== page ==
Lush forages decrease livestock water needs. Dry forages increase livestock water needs.
Hay and dry feed contains only 10-12% moisture compared to 75%-80% moisture in lush forages. Animals need water to digest and move dry, fibrous feed through their gut.
Access to cool, clean drinking water is essential to keep an animal's internal body temperature within normal limits. As water temperature increases from 70 degrees F to 95 degrees F, total water requirements for each animal will increase by about 2.5 times.
It is thought that water temperature affects rumen temperature and thus blood temperature which affects brain centers that control feed consumption.
Increased water consumption will increase excretion of urine. This will also increase the loss of certain minerals, such as sodium, potassium, and magnesium.
Reference: Water, Heat Stress, & Drought, powerpoint presentation, by Barbara Bellows, NCAT Agriculture Specialist,ATTRA; Heat Stress & Beef Cattle, Boyles, Ohio State University, http://beef.osu.edu/library/heat.html
Dangerous levels of salt content in livestock water
Total Dissolved Solids
Water quality often declines in stock ponds where soil has been deposited by runoff. Salt concentrations increase as water evaporates and water inflows decline during drought. Where stock ponds are the only water source, pastures should be grazed early in the season before extensive evaporation. Livestock water requirements will also be lower early in the season, when cool temperatures occur.
When water quality is poor, most livestock reduce their water intake which reduces performance. When animals become thirsty enough, they will eventually drink a large quantity of salty water. These animals may die rapidly (see table). This situation may become even more dangerous if livestock are forced to eat drought stricken forages with a high salt content, such as saltgrass or greasewood. (how to test for water quality)
Under certain conditions pond water may develop lethal concentrations of blue-green algae. Algae multiplies rapidly under hot and dry weather conditions. Winds accumulate the algae along downwind shorelines on the surface of water. Under drought conditions water quality can change from non-toxic to toxic in several hours. Livestock that drink can die before traveling a few hundred yards or may suffer for a day before death. Animals that recover may slough white hide. Determining the cause of death is difficult because changes in weather can eliminate the problem and positive identification of blue-green algae requires microscopic examination. (how to test for blue-green algae)
Drought is often associated with higher than average temperatures. In semi-arid regions on range, heat stress may only become an issue under conditions of extreme heat.
Source: UNL IANR NebGuide G1409
Have ample water available.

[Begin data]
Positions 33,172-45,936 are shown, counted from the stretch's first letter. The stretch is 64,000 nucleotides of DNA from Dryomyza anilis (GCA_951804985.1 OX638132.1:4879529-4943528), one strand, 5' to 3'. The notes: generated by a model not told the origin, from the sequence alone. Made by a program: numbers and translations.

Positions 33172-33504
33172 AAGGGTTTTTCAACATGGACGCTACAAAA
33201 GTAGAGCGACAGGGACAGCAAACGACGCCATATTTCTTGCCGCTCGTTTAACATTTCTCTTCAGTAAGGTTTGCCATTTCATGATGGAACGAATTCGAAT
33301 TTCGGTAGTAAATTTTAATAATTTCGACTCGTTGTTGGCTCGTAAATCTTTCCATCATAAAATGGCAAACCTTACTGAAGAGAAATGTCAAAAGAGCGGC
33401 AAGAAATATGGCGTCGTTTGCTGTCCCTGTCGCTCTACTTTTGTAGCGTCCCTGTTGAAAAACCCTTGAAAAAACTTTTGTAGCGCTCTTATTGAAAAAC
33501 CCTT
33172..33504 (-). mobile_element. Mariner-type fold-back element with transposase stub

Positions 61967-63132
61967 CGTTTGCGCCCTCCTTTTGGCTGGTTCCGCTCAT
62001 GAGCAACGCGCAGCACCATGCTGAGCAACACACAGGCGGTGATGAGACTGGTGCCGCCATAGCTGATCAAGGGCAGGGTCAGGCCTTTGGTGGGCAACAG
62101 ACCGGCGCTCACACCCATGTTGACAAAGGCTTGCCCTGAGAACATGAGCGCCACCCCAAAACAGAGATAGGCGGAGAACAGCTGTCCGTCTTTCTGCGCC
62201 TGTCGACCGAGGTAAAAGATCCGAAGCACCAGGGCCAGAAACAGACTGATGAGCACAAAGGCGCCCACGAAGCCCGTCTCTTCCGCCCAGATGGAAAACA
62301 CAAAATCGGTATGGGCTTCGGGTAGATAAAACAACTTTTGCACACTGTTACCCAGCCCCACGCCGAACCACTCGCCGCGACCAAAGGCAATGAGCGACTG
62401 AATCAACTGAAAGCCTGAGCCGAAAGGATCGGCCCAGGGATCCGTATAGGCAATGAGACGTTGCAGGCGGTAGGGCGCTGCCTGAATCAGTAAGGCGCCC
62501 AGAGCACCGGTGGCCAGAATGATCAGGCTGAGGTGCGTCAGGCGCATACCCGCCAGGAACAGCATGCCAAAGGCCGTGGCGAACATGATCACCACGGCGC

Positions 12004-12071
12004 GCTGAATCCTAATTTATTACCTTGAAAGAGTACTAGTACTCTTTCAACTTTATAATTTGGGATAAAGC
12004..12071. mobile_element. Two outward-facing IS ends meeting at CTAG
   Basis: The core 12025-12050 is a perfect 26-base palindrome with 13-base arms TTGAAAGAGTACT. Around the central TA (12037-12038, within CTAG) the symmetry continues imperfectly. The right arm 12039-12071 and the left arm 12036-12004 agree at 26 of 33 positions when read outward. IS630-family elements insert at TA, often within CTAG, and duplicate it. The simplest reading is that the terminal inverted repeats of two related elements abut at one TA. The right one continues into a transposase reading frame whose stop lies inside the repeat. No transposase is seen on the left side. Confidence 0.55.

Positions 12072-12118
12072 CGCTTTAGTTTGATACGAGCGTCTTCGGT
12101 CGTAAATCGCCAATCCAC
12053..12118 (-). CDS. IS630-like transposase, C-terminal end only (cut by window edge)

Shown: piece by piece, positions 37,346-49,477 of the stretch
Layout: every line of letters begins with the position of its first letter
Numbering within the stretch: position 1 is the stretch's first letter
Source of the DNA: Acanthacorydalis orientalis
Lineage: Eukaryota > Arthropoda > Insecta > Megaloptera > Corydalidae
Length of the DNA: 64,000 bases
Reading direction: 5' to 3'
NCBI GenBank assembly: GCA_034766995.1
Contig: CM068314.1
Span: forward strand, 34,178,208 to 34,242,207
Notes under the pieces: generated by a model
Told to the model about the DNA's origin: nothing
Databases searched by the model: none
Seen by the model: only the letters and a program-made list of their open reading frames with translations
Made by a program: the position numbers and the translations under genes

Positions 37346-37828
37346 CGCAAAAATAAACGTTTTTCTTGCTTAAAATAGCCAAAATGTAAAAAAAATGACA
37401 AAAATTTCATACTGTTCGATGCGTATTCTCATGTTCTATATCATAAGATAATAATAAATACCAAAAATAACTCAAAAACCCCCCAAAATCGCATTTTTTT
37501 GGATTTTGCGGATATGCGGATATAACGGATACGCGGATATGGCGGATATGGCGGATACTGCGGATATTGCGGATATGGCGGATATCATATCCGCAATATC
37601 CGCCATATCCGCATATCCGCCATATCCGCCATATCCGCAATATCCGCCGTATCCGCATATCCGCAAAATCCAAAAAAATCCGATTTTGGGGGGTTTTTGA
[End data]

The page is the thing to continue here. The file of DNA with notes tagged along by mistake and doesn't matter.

When temperatures reach 80 degrees, cattle need two to three gallons of water per 100 pounds of body weight. Put out extra watering tanks if needed. As well as lifesaving, having ample linear space for cattle to drink and stay cool can be important in maintaining cattle. Add additional water tank space until cattle have access to at least five gallons per hour and best if ten gallons per hour. Keeping waterers clean should encourage water consumption. Weekly scheduled waterer cleaning also improves the likelihood of finding malfunctioning waterers.
Avoid handling cattle if possible.
If cattle must be handled, work them from midnight to 8AM. Do not work cattle after 10AM. While it may seem to make sense to work cattle after sun down, wait until the cattle have had at least six hour of night cooling before working. This optimizes the calf’s innate diurnal rhythms in regard to heat accumulation and dissipation allowing the calf to deal more effectively with heat stress during the day. Work with the packers to schedule shipping cattle at night. Try to start loading after 1AM such that all cattle can arrive before 7AM. All packers have sprinklers and can keep the cattle comfortable. If cattle arrive with body temperature elevated above what would normally be expected carcass defects such as dark cutters may be more common.
Assess water supply and delivery capacity.
At the peak of the day the system needs to deliver 1.1% of body weight per hour. This can be calculated from line diameter and line pressure. These calculations should always be preformed before installing new watering systems. Check the flow rates on automatic water tanks in existing facilities to insure they can provide enough water for all the cattle in the pen in at least one hour. The gallons per minute a waterer can deliver can be estimated by using a rubber tube to divert from the waterer-input orifice (controlled by the float) into a bucket. Divert the water for 15 seconds and estimate the gallons that would have been delivered per minute. If deficiencies are identified in total supply or delivery at peak demand periods, additional supply and/or waterers must be added when temperatures are in the critical range. OR, the cattle should be spread out to more pens so that the existing water supply can better serve the critical needs of the cattle.
Move cattle away from wind breaks.
Wind breaks maybe great in the winter; they can be deadly in the summer. Identify wind dead spots in the feedlot and give these areas special attention. If possible, you may consider abandoning these pens during critical heat stress.